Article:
During the dry summer months, they can be found under surface objects that retain moisture and in moist habitats associated with the edges of streams and seeps. Based on mark-recapture fieldwork, they show a high degree of site-specificity and maintain relatively small home ranges (less than 10 square feet).
They are surface active at night when the ground is saturated with water and temperatures are above freezing, primarily in the fall, winter, and spring.
Breeding times are geographically variable. Courtship behavior has been observed in Jefferson County in late September and early November. Females oviposit (lay eggs) during the spring and summer. Typical of woodland salamanders (Genus Plethodon), a female attends the eggs until development is complete. Nests are rarely found suggesting the females lay eggs inside decayed logs, in spaces between rocks, or in other underground retreats. Juveniles appear in the fall.
In Washington, western red-backed salamanders occur in all ecoregions west of the Cascade Crest. They are known from several islands in the southern and central Puget Sound including Bainbridge Island, Hartstene Island and Hope Island and have also been found on Long Island in Willapa Bay. They have not been found in the San Juan Islands.
This map from the Washington Herp Atlas illustrates the distribution of western red-backed salamander in Washington based on records in the WDFW database as of 2016. If you see this species in areas that are not indicated on the map or have more recent observations (less than 10 years), please share your observation using the WDFW wildlife reporting form.
For a map of range-wide distribution and conservation status of this species, check out NatureServe Explorer and the International Union for Conservation of Nature Redlist.
Licenses and permits
Brodie, E. D. 1970. Western salamanders of the genus Plethodon: systematics and geographic variation. Herpetologica 26(4): 468-516.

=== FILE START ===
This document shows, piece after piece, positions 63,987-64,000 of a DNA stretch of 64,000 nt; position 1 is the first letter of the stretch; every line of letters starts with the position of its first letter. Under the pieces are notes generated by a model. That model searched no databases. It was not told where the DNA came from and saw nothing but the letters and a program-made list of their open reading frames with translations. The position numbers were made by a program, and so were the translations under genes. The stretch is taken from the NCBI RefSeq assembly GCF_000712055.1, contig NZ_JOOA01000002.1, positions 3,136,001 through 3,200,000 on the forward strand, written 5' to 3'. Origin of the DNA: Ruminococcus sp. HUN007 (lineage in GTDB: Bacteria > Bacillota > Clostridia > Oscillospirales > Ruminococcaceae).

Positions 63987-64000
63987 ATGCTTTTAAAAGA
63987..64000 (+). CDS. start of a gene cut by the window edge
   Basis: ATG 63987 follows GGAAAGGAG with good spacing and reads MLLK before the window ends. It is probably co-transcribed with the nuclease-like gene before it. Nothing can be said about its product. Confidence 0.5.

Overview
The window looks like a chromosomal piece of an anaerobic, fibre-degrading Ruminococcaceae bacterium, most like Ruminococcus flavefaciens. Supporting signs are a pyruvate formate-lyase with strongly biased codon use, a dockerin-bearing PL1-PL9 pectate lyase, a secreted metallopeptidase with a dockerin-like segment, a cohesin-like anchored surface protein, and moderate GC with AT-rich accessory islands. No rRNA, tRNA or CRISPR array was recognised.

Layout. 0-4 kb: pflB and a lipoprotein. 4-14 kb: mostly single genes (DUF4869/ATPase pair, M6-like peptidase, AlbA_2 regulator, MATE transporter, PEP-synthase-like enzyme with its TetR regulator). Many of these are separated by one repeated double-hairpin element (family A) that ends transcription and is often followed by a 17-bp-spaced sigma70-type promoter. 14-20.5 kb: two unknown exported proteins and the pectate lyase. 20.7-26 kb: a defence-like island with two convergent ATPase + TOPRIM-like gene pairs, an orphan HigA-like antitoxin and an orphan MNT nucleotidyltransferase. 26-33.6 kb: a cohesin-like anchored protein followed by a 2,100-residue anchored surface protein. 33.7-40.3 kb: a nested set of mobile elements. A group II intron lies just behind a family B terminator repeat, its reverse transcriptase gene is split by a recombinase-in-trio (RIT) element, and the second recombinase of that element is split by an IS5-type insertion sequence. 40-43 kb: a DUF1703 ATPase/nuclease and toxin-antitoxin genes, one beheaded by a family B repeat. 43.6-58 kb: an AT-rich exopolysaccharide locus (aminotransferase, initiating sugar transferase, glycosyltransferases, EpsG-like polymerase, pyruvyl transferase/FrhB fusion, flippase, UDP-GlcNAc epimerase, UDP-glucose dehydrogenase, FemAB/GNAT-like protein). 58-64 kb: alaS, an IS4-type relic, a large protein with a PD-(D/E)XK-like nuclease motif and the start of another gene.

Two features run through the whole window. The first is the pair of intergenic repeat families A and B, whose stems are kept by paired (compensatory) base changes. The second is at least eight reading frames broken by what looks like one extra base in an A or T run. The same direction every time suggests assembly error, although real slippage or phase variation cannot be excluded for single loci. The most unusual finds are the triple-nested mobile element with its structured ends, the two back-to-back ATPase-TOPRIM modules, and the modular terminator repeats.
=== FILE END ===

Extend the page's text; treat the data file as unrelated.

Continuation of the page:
Corn, P. S. and R. B. Bury. 1991. Terrestrial amphibian communities in the Oregon coast range. Pages 305-317 in L. F. Ruggiero, K. B. Aubry, A. B. Carey, and M. H. Huff, editors. Wildlife and vegetation of unmanaged Douglas-fir forests. U.S. Forest Service General Technical Report PNW-GTR-285.
Nussbaum, R. A., E. D. Brodie, Jr., and R.M. Storm. 1983. Amphibians and Reptiles of the Pacific Northwest. University of Idaho Press, Moscow, Idaho. 332 pp.
Ovaska, K. 1988. Spacing and movements of the salamander Plethodon vehiculum. Herpetologica 44: 377-386.
Petranka, J. W. 1998. Salamanders of the United States and Canada. Smithsonian Institution Press, Washington, D.C. 587 pp.
Stebbins, R. C. 1985. A Field Guide to Western Reptiles and Amphibians, 2nd Edition. The Peterson Field Guide Series. Houghton Mifflin Company, Boston. 336 pp.
Personal communications: Larry Jones, Wildlife, Fish, and Rare Plants, Coronado National Forest, Tucson, Arizona.
- Washington Herp Atlas. 2009. A cooperative effort of Washington Natural Heritage Program, Washington Department of Fish and Wildlife, U.S.D.I. Bureau of Land Management, and U.S. Forest Service. Map products updated March 2017. Provisional PDF version of the website (2005-2019) created July 2019. 250 pp.
WDFW educational resources
- Wild Washington Lesson Plan – Herps in Washington - Elementary school students are introduced to the cold-blooded world of reptiles and amphibians, also known as herps.
- Family Education – Amphibians and Reptiles - Slither, hop, or crawl on over to learn about herpetofauna!